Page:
non profits

Port

Ad Honorem
Feb 2013
2,077
portland maine
#1
Is it to be expected that non profit organization that tend to pay lower wages ought to have higher expectations about treatment of its employees?
 

Rodger

Ad Honorem
Jun 2014
5,847
US
#2
Nonprofits are a varied bunch. For example, we have a huge hospital system in my area that is termed "non profit." If you are a highly skilled surgeon, you are being rewarded handsomely by this "non-profit." Traditional non-profits, institutions like churches and social service agencies, traditionally drew people who believed in the cause, so they accepted a lower wage for the common good. Government is technically "non profit." So, government workers are technically "non profit employees. At a local level, their pay was traditionally lower, but the benefits were usually better. Federal workers today make out quite well. In these kind of institutions, one would hope that the directors or leaders would treat their employees based upon the concept of the "Golden Rule." As one who has worked in various nonprofits over the years, I can say this is not always the case. I guess living up to a high standard is not always easy. Local government especially brings in plenty of politics within the workplace, which is often unpleasant.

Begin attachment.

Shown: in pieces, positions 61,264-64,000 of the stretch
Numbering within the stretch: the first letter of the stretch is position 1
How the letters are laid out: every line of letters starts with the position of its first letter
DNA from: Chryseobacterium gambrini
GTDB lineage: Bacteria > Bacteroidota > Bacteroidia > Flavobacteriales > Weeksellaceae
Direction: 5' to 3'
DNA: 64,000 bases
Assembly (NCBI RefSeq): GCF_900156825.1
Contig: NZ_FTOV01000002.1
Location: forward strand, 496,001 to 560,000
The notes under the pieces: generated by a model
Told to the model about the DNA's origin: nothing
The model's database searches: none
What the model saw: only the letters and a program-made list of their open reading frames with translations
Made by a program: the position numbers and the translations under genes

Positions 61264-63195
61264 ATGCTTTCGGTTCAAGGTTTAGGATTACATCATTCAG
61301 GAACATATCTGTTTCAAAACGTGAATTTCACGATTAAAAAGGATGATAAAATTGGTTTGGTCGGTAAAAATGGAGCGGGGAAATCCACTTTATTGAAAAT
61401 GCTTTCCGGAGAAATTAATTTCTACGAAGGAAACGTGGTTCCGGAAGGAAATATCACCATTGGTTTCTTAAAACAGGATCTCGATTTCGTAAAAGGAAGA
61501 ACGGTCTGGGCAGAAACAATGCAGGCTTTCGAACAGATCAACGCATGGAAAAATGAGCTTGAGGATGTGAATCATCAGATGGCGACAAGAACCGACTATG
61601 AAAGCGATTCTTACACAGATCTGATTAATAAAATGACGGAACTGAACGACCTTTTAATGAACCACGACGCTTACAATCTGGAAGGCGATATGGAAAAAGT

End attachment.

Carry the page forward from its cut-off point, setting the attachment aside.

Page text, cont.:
Chlodio

Ad Honorem
Aug 2016
3,831
Dispargum
#3
It depends on what you mean by treatment - how the nonprofit treats you or how the government treats you. For instance, if you work for a church or other religious organization, you have no rights under the Americans With Disabilities Act because Congress wrote an exception for churches into the law. A similar issue came up with the Affordable Care Act - churches don't have to pay for their employees' birth control. So the precedent has been set - churches do not have the same obligations to their employees as other employers do.
 

Chlodio

Ad Honorem
Aug 2016
3,831
Dispargum
#5
There's also a difference between paid employees and volunteers. Paid employees have certain property rights in their incomes and can only be fired for certain specified reasons. Volunteers have no right to volunteer and can be told to stop volunteering at any time for any reason.
 

Rodger

Ad Honorem
Jun 2014
5,847
US
#6
There's also a difference between paid employees and volunteers. Paid employees have certain property rights in their incomes and can only be fired for certain specified reasons. Volunteers have no right to volunteer and can be told to stop volunteering at any time for any reason.
True. I can't think of a situation where any nonprofit employee would be anything more than an "at will" employee? I know some of the "nonprofit" hospital workers have tried to unionize, but a true, traditional nonprofit? They are all at will, so there not much is needed to let a person go. I would say it happens often, especially among leadership. As they put in years and accrue a larger salary, they often get replaced by a younger person, who will start at less, under the guise of being "fresh blood" and a person with "new ideas."